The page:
American Finance After Robert Morris
Robert Morris can be fairly said to have made the American Revolution possible.
Dislocations: Financial and Fundamental
The crash of 2007 was more than a bank panic. Thirty years of excessive borrowing had reached a point where something was certain to topple it. Alan Greenspan deplored "irrational exuberance" in 1996, but only in 2007 did everybody try to get out the door at the same time. The crash announced the switch to deleveraging, it did not cause it.
...Trying Out the New Constitution
George Washington's first term as President was much like a continuation of the Constitutional Convention, with many of the same participants.
Philadelphia Changes the Nature of Money
Banking changed its fundamentals, on Third Street in Philadelphia, three different times.
In 1789 while arguing for the establishment of a National Bank, Alexander Hamilton made one of the most famous counter-intuitive assertions of his controversial career. "A national debt, if it is not excessive, will be to us a national blessing".
The very suggestion of such an idea enraged Thomas Jefferson and his Calvinist adviser, Albert Gallatin. James Madison, ever the political schemer, immediately recognized a new bargaining chip in his move to relocate the national capital to Virginia. Political parties were promptly invented to mobilize votes on both sides, and the national bank remained a divisive issue for half a century afterward. Neither a borrower nor a lender is; how could anyone, then or now, say the debt was a blessing?
Indeed, that's evidently how the leaders of Singapore, Malaysia, Australia, China, and several other prosperous states still feel about it. While not eliminating taxes, these countries accumulated surpluses and created sovereign-wealth funds. Having paid off the national debt, and still finding a national surplus, what else are you going to do with it?
These countries hired investment advisers to buy stock for the funds, evidently feeling American stocks were the safest bet; it's hard to criticize that conclusion. In the present credit crunch, they are investing five and ten billion per transaction in the equity of America's premier investment banks. So far, they only acquire 5 or 10 percent ownership, but then the credit crisis may not be over yet. For them eventually to acquire 51% controlling ownership somewhere is not at all inconceivable. An ominous sign of where that might lead is found in our own captive pension funds. The state employee pension funds have quickly become captive to unions with their own agenda, with the result that the prosperity of the companies in the portfolio could be sacrificed to the benefit of interest groups. And yet, it wouldn't be so hard for America to do the same thing. If Congress had adopted the Bush proposal of three years ago to create an investment fund for Social Security, we ourselves would soon have what amounts to the largest sovereign wealth fund in the world. Could this be a solution to the weakness of the Federal Reserve in controlling the currency with bank debt? Could we somehow create a common world currency based on a common fund of sovereign wealth funds and with that, create a new definition of wealth based on equity rather than debt? The technical answer to the potential corruption issue would probably lie in stripping the voting power from such shares and then submerging them in a world index fund. The United Nations sound of it nevertheless still boggles the mind. Are people who oppose an equity-based world currency going to be forced like Gallatin to eat their own dusty words when the reality of debt-based currency sinks in? How many of the ambassadors of ideas about such suggestions, both pro, and con, would eventually surface as sneaky connivers like Madison, with a hidden side-agenda? After all, in a democracy, everyone is expected to marshal every argument, weak or strong, for his own self-interest.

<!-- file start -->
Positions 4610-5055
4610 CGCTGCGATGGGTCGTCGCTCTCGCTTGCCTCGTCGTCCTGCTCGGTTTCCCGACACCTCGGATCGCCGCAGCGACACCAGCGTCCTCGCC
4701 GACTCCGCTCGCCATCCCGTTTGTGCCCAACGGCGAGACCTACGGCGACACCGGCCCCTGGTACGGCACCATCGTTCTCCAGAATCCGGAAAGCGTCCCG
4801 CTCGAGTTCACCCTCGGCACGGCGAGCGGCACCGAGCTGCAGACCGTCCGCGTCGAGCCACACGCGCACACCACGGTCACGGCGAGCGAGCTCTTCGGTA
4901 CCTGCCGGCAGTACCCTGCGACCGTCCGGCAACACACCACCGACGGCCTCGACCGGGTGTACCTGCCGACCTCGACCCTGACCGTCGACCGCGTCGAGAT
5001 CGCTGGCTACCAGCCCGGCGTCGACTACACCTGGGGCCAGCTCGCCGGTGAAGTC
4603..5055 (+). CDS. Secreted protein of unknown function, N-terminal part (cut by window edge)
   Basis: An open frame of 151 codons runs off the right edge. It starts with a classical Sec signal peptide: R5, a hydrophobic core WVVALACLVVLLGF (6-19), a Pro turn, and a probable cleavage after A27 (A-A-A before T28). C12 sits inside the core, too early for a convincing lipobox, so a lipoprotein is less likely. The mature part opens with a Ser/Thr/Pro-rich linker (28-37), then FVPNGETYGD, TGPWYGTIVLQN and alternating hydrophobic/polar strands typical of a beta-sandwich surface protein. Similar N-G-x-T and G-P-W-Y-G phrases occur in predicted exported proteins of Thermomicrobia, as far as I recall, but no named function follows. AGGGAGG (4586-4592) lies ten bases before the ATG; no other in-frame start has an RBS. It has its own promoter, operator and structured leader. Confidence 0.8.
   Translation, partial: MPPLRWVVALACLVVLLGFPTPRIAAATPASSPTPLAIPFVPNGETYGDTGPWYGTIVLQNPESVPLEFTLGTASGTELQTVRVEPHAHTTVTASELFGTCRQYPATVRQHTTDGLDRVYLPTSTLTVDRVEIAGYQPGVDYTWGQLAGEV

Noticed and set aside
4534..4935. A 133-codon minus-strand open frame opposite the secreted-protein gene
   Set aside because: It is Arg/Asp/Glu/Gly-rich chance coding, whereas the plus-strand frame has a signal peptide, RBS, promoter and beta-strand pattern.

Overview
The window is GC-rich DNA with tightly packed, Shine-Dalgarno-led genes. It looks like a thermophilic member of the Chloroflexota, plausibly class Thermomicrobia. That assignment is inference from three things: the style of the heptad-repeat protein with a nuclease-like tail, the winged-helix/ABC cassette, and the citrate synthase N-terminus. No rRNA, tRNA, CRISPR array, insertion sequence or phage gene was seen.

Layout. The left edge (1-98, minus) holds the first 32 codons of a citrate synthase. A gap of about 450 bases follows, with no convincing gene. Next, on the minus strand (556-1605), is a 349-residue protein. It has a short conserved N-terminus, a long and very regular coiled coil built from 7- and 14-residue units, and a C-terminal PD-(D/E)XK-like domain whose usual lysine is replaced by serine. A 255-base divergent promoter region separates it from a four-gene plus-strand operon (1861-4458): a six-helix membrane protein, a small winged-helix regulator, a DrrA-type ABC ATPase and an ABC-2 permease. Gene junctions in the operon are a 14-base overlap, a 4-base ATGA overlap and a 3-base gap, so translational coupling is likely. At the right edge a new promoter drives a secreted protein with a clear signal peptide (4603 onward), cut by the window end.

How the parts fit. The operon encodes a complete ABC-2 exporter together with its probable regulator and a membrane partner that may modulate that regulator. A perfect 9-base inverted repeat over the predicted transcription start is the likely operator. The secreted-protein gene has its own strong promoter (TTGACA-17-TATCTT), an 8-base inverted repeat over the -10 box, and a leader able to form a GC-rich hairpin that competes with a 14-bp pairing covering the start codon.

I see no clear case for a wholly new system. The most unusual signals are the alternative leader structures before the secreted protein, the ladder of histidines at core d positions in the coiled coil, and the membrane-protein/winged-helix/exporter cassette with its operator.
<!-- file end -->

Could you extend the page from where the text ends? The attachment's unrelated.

The loss of banks as a tool for the Federal Reserve would undermine the way the Fed does its job. A deeper reality is that many governments really don't want the job to be done perfectly and independently. The European common currency, the Euro, is already irking the French and other national governments who sometimes hanker to inflate away their debts or deflate their way out of the subsequent inflation. A perfectly automatic currency regulation threatens an important ingredient of the sovereignty of nations, thus the whole concept of nationhood. Somehow, the desire of markets to enhance wealth must come to terms with the desire of governments to re-elect themselves.
It will take more than the present crisis to provide credibility for ideas as wild as substituting equity-based currency for the present debt-based one. Unless someone devises a better-sounding scheme, it seems more likely that financial Jacobins will propose sacrificing the unwelcome intruder. Derivatives, whatever that means, started this mess. Maybe we should make them illegal.
Originally published: Wednesday, December 26, 2007; most-recently modified: Friday, May 24, 2019
|Posted by: Dan Sullivan | Jul 22, 2012 8:33 AM|